Chris Ham: Join the debate over the future of NHS managers

Today, The King’s Fund launches a new commission on leadership and management in the NHS.

The NHS is a complex organisation employing more than 1 million people and spending more than £100 billion. It is a system that requires sound management – rather than traditional administration – and leadership at every level.

Over the next few years, the NHS will confront the most significant financial challenge in its history – finding £14 billion in productivity gains to maintain quality and avoid cutting services. At the same time, it will need to implement the most ambitious package of reforms proposed since it was established. This will need a change management programme on a scale never seen before in any health system in the world. Meeting these challenges will require strong leadership and management at all levels.

The importance of management in public services was articulated by Lord Tugendhat, Chairman of the Imperial College Healthcare NHS Trust and a member of the commission, in a debate in the House of Lords in June: “Ministers are the generals who issue the orders. The managers in the public sector are the troops who will have to carry through the fighting.”

Managers may be the troops, but they have had very few people defending them recently, despite Lord Howe, who at an event at The King’s Fund in September, said “let us not forget the managers, who tend to get a rather unkind press at times, but not from my direction.”

This is the background against which we are launching the commission. I am delighted that leading figures from inside and outside the NHS have agreed to join me to evaluate the current state of leadership and management in the NHS and make recommendations about the capabilities it will need in the future.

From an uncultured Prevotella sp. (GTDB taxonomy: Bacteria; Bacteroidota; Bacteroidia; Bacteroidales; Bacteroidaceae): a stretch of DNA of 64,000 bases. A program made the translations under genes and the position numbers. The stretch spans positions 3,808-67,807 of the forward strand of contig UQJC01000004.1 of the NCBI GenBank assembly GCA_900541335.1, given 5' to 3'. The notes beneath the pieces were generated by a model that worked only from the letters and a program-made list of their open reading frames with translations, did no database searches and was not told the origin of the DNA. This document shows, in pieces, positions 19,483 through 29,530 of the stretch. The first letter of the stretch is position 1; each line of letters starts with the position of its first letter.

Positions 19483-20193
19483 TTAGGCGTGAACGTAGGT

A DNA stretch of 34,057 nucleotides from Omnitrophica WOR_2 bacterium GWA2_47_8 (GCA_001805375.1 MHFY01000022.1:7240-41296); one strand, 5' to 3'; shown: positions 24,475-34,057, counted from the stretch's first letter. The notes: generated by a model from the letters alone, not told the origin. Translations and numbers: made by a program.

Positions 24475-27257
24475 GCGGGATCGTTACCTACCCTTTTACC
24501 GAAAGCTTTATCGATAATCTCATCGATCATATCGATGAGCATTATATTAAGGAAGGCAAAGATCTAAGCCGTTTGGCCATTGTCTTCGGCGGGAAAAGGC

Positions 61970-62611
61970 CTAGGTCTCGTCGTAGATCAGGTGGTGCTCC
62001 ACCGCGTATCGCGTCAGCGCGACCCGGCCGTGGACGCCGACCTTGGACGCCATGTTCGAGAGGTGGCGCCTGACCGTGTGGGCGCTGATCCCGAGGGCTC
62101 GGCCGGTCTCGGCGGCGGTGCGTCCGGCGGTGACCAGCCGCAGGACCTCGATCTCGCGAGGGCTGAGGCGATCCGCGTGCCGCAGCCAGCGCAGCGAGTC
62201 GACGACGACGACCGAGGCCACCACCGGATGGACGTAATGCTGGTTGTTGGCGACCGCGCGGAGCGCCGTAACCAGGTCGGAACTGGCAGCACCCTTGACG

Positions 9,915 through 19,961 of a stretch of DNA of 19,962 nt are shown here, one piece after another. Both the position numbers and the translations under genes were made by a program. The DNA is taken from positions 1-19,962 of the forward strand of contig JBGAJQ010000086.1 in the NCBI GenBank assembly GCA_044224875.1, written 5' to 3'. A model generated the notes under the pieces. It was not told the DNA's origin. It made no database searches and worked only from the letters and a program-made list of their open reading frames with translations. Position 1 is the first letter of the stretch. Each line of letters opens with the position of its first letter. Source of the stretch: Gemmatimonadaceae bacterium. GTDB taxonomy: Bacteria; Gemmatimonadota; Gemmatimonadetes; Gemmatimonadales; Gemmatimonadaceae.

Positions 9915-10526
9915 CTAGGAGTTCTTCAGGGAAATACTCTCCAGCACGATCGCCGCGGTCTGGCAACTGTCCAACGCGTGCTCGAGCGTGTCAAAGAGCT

In doing so, the commission will draw on experience from outside the NHS and from health systems in other countries. We will consider a range of evidence, including an analysis of trends in management and the role of leaders (clinical as well as managerial) in improving performance at all levels. We are also inviting submissions from individuals and organisations who would like to offer their views, and would welcome examples of good practice.

It will not be a lengthy inquiry – the issues are too urgent for that – and it
will report in spring 2011. I hope our work will facilitate a more informed debate about leadership and management in the NHS – a debate I hope you will join.

Chris Ham is the chief executive of the King’s Fund.

This blog also appears on the King’s Fund website at http://www.kingsfund.org.uk/blog/

Read the related BMJ news story: Experts to scrutinise quality of clinical managers needed for new NHS

  • Malcolm Kendrick

    One comment in this article sums up all that is wrong with the NHS

    'Ministers are the generals who issue the orders. The managers in the public sector are the troops who will have to carry through the fighting….'

    We are not at war, and top down edicts that are forced down the system onto those who can see the sheer stupidity of what they are being asked to do 'set up a Darzi clinic' for example, is the quickest way to demotivate your workforce.

    Turn the pyramid upside down. Those clinical workers who actually see and treat patients are the people who should be issuing the 'orders' as they know what is needed to provide the best possible service. The job of managers should be to listen to front line workers and provide them with all the support needed. These messages should then filter up to the Ministers who will react accordingly.